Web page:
As Thanksgiving and Christmas approach, one prediction is a no-brainer: online shopping will explode this holiday season. Deloitte predicts e-commerce retail sales will grow 25% to 35% from November through January, reaching a total of $182 billion to $196 billion.
Online sales for retailers in many popular gifting categories will experience a hefty boost in 2020. Forrester Research Inc. predicts health and beauty will be up 23% year over year, consumer electronics will increase by 20%, fashion will be up 19% and home furnishings will grow by 16%.
The flip side of the coin is just as dramatic. Forrester predicts dramatic declines for in-store revenue: health and beauty offline sales will fall 8.2% this year, home furnishings will decline by 15.2%, consumer electronics will drop 26.3% and in-store fashion sales will be off by 33.7%.
The main reason for the dramatic shift, of course, is the pandemic. Many consumers prefer to do their purchasing from their home computer these days rather than going to a store. And many families’ buying power has increased because travel, vacation and dining experiences are no longer part of the typical domestic budget.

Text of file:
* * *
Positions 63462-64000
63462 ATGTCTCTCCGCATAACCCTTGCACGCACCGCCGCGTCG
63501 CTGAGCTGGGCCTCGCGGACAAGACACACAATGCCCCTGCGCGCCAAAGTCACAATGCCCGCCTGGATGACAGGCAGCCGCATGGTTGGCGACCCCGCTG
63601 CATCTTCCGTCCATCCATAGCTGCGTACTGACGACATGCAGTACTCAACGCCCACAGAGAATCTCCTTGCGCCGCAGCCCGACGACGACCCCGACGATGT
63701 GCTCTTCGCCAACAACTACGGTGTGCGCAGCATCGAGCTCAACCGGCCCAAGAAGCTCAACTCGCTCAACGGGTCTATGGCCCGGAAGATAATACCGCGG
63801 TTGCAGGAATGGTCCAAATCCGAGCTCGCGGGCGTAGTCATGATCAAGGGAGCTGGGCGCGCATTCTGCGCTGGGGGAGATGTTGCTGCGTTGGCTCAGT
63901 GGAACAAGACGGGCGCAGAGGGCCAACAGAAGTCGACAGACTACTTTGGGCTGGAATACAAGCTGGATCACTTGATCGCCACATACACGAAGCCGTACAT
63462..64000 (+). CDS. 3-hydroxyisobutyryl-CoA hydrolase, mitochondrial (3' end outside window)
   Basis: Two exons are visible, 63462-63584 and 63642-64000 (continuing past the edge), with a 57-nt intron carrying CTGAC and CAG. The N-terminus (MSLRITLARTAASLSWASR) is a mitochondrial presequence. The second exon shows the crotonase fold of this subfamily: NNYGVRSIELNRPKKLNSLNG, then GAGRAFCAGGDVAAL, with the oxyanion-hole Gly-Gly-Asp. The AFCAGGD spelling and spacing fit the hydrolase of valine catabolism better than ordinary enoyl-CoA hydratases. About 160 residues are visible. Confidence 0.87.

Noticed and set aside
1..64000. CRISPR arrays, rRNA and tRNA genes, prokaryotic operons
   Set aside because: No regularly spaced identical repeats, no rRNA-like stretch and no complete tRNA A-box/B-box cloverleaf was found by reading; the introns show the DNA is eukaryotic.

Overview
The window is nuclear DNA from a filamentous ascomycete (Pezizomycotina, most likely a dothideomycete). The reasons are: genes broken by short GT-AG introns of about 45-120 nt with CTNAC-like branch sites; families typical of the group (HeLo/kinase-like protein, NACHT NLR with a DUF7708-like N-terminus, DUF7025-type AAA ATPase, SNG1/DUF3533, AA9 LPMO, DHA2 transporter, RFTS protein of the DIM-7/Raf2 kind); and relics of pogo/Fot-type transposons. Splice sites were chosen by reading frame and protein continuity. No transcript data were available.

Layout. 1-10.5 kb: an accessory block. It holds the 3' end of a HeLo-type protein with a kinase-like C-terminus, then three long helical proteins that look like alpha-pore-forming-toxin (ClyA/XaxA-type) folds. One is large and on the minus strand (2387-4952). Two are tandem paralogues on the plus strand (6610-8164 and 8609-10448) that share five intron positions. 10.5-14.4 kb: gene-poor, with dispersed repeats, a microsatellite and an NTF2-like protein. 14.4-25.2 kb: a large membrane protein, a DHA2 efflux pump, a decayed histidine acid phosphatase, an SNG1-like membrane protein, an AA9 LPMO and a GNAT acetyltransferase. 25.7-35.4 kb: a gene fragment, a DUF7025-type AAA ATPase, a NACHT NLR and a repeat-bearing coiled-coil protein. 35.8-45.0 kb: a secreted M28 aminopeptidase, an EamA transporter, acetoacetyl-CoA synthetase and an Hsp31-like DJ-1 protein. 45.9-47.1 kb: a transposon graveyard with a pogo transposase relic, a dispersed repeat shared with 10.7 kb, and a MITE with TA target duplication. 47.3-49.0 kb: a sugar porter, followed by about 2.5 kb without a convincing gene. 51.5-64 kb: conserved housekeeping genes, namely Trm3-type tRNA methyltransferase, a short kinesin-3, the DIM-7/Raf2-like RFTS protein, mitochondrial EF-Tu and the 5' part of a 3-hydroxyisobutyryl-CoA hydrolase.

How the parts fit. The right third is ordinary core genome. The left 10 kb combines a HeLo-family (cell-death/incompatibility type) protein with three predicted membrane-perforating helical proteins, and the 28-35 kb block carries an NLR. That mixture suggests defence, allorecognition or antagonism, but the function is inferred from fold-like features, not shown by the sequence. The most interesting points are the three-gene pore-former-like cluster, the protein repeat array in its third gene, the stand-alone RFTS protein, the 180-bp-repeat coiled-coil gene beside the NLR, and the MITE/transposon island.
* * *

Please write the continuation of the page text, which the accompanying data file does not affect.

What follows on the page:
The focus on staying home will lead to some ancillary trends. Deloitte predicts more self-purchases directed toward home improvements and decorating. And feel-good purchases will probably skyrocket, too. After a trying year, many families will probably spend more than usual on Christmas decorations of all kinds. People may also be more indulgent in their gift giving. Absence makes the heart grow fonder, and social isolation could result in overcompensating with holiday gifts.
All of the rosy e-commerce forecasts were bolstered recently in a new survey conducted for Redpoint Global, a software company providing omnichannel support to retailers. It found that almost two-thirds of the 1,000 adult shoppers in its survey planned to do all their holiday shopping online this year.
2020 caps a multi-year growth trend for online shopping. “For the last four years, (annual) e-commerce growth has averaged between 13% to 17%, and last year it was up 14.7%. This year it will go ballistic,” said Rod Sides, Deloitte’s vice chairman and U.S. leader for retail and distribution, in a recent Forbes Magazine interview.
Growth brings frustrations and challenges
All of that growth will inevitably bring wrenching challenges. Traditional retailers will be forced to dramatically shift resources from brick-and-mortar stores to fulfillment centers to process an expected tsunami of online orders. As consumers have already discovered this year, the supply chain has slowed because of hugely increased demand. Ordering early, especially for holiday gifts, is crucial as the gifting season approaches.
Retailers need to improve their customer-satisfaction experience in anticipation of potential shipping delays and handling out-of-stock situations, Sides says. “The physical supply chain may not be able to handle the flood of orders and making those deliveries. Retailers have been building more capability for that last mile, including buy-online-pickup-in-store, but this year is going to be a stress test for the retail supply chain.”